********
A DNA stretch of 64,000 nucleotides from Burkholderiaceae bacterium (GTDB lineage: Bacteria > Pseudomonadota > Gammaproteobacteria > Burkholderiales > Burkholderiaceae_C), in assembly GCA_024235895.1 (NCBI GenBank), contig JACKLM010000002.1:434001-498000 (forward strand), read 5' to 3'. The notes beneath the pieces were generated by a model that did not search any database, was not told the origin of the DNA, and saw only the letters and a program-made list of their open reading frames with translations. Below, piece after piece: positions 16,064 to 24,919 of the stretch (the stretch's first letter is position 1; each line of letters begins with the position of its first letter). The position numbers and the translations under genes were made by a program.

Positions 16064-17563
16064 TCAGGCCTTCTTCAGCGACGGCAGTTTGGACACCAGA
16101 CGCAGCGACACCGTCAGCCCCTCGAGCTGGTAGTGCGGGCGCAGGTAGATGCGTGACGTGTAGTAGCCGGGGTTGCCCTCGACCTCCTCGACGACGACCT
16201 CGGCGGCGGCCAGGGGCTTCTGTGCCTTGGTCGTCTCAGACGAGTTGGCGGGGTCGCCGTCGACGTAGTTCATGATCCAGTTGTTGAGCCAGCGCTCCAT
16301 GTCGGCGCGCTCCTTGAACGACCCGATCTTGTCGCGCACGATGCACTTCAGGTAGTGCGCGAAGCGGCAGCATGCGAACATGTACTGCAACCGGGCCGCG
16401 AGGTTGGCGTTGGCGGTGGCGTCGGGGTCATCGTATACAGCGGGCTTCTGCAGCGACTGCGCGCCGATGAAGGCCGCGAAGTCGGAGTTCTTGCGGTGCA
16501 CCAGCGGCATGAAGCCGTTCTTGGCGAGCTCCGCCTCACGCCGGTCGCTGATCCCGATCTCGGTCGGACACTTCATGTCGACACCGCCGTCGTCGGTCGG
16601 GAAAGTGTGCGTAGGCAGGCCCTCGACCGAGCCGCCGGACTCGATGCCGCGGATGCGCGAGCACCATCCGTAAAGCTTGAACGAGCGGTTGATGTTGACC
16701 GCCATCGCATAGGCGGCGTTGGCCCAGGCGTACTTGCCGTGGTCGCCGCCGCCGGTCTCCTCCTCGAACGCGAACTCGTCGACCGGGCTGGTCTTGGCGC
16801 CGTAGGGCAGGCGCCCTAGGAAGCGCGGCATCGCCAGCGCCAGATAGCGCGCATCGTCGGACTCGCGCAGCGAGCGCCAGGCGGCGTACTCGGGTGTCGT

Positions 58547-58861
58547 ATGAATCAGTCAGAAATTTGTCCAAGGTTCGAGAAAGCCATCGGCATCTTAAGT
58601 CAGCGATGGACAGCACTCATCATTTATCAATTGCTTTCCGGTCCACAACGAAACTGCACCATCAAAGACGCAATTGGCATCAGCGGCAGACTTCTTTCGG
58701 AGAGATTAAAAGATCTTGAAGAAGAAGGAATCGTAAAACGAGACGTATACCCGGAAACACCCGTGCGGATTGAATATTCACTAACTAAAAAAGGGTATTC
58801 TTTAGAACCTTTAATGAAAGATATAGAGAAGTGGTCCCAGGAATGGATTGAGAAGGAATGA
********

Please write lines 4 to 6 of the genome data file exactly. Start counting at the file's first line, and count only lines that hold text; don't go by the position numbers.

16101 CGCAGCGACACCGTCAGCCCCTCGAGCTGGTAGTGCGGGCGCAGGTAGATGCGTGACGTGTAGTAGCCGGGGTTGCCCTCGACCTCCTCGACGACGACCT
16201 CGGCGGCGGCCAGGGGCTTCTGTGCCTTGGTCGTCTCAGACGAGTTGGCGGGGTCGCCGTCGACGTAGTTCATGATCCAGTTGTTGAGCCAGCGCTCCAT
16301 GTCGGCGCGCTCCTTGAACGACCCGATCTTGTCGCGCACGATGCACTTCAGGTAGTGCGCGAAGCGGCAGCATGCGAACATGTACTGCAACCGGGCCGCG